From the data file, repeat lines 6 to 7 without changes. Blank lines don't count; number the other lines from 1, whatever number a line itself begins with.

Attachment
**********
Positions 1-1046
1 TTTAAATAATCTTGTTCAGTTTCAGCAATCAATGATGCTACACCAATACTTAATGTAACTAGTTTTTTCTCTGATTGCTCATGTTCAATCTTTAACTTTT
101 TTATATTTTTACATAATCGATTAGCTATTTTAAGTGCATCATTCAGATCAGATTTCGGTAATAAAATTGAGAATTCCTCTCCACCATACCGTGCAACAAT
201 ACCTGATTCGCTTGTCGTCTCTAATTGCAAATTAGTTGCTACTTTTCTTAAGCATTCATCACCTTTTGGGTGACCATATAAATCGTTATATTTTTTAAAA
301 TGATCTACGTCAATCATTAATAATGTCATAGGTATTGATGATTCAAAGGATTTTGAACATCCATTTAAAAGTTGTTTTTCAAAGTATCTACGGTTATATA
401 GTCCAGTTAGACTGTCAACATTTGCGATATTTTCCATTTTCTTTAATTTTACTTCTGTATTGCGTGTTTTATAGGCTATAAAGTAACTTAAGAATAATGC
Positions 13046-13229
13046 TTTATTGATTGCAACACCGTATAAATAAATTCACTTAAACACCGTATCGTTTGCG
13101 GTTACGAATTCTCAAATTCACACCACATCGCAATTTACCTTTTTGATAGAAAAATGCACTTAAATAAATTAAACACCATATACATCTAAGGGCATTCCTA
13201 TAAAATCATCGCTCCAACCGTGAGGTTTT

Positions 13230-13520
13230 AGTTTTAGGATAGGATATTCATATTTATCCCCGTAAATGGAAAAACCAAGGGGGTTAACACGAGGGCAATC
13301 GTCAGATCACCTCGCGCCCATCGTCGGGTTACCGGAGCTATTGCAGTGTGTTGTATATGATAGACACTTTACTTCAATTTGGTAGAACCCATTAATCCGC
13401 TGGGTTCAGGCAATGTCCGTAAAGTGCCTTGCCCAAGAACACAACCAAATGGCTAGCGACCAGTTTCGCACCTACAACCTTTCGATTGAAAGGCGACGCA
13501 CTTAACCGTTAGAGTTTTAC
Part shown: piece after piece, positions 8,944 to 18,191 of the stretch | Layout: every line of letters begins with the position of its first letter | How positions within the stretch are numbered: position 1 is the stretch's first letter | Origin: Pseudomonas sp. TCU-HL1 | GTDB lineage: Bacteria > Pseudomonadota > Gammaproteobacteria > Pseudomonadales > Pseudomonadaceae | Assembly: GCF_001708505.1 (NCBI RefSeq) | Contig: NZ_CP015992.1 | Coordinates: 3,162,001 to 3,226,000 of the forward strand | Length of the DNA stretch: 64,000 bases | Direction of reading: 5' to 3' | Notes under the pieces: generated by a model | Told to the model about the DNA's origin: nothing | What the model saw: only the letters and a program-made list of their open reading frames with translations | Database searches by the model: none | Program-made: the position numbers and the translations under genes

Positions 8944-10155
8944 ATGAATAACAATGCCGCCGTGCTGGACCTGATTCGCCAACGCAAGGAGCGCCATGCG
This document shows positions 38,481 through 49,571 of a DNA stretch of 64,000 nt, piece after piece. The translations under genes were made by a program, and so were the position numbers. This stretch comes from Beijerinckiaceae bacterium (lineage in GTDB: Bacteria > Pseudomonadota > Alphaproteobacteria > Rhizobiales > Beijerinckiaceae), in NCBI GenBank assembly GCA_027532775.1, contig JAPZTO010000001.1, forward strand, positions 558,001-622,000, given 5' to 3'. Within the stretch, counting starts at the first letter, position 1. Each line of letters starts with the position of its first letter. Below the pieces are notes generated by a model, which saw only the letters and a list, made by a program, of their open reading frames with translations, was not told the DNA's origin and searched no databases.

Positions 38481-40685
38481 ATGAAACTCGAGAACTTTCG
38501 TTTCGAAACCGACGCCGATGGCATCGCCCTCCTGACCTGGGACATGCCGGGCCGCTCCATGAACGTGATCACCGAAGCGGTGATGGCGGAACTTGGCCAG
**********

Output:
401 GTCCAGTTAGACTGTCAACATTTGCGATATTTTCCATTTTCTTTAATTTTACTTCTGTATTGCGTGTTTTATAGGCTATAAAGTAACTTAAGAATAATGC
Positions 13046-13229